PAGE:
ALTIUM Limited will support Lattice Semiconductor’s LatticeEC and LatticeECP FPGA devices as part of its recently released Service Pack 4 (SP4) for Altium Designer, the industry’s first unified application to incorporate all the technologies necessary for complete electronic product development within a single application.
This support enables designers to take advantage of Altium’s Designer’s unified and integrated electronic product development capabilities to target the latest generation of FPGAs from Lattice for low-cost system applications.
The addition of LatticeEC/ECP devices extends the range of device vendors supported by the Altium Designer system.
Altium Designer’s device and vendor-independent environment allows developers to easily retarget FPGA-based designs to any supported device and delay final device selection until much later in the design process than was otherwise possible.
The Lattice devices join the wide array of Altera, Xilinx and Actel FPGAs and CPLDs already supported by Altium, strengthening the company’s FPGA vendor-independent position.
Altium’s support for LatticeEC/ECP devices also enhances the ability of engineers to develop an extensive range of devices using the same programmable design platform.
“To stimulate the use of programmable devices in mainstream design applications, engineers must be armed with a device and FPGA vendor-independent design solution,” said founder and CEO, Altium, Nick Martin.
“Altium Designer is this solution and now with the addition of support for Lattice FPGA devices, we are providing greater choice and enhancing the design versatility for our customers.”
“Our LatticeEC and LatticeECP architectures provide an extremely economical solution for system development and offers high performance at low cost,” said Director of Design Tools Marketing for Lattice Semiconductor, Tim Schnettler.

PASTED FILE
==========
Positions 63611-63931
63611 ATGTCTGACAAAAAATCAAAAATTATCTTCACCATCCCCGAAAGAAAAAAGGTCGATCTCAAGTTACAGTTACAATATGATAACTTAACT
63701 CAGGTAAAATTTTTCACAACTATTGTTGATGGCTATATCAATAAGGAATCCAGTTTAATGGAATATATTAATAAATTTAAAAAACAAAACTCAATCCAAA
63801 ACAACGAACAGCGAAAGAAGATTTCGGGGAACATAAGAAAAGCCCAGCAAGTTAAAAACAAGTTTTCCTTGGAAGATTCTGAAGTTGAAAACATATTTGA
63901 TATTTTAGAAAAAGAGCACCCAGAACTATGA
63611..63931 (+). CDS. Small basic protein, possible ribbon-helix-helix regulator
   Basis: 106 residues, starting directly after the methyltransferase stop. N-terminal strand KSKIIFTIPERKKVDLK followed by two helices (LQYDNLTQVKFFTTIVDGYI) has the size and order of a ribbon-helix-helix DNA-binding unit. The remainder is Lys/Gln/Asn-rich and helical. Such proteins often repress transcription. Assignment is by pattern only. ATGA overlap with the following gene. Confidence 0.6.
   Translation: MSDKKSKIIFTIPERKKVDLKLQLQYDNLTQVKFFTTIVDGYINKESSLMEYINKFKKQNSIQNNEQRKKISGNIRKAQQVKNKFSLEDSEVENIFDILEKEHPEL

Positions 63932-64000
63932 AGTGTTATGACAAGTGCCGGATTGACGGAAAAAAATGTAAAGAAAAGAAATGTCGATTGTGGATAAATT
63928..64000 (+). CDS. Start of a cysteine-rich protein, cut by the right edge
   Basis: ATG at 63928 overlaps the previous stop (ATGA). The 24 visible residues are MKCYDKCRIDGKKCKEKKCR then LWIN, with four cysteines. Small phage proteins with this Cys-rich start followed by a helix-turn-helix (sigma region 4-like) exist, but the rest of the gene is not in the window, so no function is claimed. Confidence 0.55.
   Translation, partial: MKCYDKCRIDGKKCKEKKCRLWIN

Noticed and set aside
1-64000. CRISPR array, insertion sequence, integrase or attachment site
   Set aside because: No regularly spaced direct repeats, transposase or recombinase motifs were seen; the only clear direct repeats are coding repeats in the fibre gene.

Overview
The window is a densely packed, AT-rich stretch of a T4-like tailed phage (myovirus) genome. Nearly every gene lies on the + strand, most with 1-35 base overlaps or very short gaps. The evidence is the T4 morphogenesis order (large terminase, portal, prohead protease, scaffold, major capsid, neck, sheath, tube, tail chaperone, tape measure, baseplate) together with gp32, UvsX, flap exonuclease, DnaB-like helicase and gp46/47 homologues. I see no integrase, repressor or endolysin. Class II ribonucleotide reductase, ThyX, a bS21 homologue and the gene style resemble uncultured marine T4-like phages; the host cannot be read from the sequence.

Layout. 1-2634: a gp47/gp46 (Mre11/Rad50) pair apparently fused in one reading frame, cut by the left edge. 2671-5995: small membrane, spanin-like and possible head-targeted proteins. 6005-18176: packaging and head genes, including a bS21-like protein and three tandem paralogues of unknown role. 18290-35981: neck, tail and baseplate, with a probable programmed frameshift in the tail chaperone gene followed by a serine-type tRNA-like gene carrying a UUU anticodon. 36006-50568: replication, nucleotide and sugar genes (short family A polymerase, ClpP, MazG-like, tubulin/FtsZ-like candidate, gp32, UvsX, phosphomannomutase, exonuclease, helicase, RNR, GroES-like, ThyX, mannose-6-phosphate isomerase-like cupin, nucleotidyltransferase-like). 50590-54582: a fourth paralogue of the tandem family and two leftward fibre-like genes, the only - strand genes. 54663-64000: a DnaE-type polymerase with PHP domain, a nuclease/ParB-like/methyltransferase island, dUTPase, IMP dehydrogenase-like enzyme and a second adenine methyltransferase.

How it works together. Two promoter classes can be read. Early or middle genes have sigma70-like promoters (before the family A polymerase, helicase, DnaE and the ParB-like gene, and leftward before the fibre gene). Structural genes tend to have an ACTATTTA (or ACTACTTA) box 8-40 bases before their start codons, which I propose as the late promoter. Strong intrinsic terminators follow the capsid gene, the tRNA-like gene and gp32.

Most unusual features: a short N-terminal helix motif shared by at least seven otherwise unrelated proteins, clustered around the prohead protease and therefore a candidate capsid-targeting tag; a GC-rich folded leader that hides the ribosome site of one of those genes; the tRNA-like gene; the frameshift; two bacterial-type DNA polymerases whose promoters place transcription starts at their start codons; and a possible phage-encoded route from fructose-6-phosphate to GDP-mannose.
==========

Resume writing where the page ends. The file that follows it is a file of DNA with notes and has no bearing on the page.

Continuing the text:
“Partnering these devices with the Altium Designer system gives engineers a powerful and efficient platform for FPGA-based, system-level design. We are very pleased that Altium has moved quickly to bring LatticeEC/ECP device support to its products.”
In addition to the Lattice device support within Altium Designer, a range of LatticeEC/ECP-equipped daughter boards which plug into Altium’s FPGA-based development platform, the NanoBoard-NB1, will be available later in the year allowing a full interactive system development with LatticeEC/ECP devices.
The first of the upcoming LatticeEC/ECP daughter boards will incorporate a LFEC20E-4F484C FPGA. This device includes 424K bits of embedded RAM, 19.2 K LUT4s, four phase-locked loops (PLLs), support for DDR memory and a range of I/O standards.
The daughter board includes 16M x 32-bit of SDRAM sharing address and data buses with 256K x 32-bit of SRAM, as well as two independent 256K x 16-bit SRAMS that can be configured in a variety of ways in the FPGA.
The new daughter board will plug into Altium’s NanoBoard-NB1, which interfaces to Altium Designer and allows the interactive development of complete embedded systems, including processor-based designs, on an FPGA platform.
Altium Designer’s interactive development methodology, called LiveDesign, enables real-time communication with active devices in the circuit, such as processor cores and virtual instruments, that are running inside the target FPGA.
The NanoBoard and target daughter boards act as a nano-level breadboard that allows ‘live’ development and interactive debugging of both hardware and software without the need for simulation at system level.
With the release of Service Pack 4, announced in June 2005, Altium provides full design support for the LatticeEC/ECP FPGA device family in its Altium Designer system.
The FPGA-based components supplied with Altium Designer, including its range of processor cores and peripheral devices, have been pre-synthesised and pre-verified to support all target devices, including LatticeEC/ECP FPGAs.
LatticeEC/ECP device support is available immediately as part of SP4 for Altium Designer.
SP4 is available free to all Altium customers with an Altium Designer 2004 licence.
Altium’s LatticeEC/ECP daughter board will be available later this year.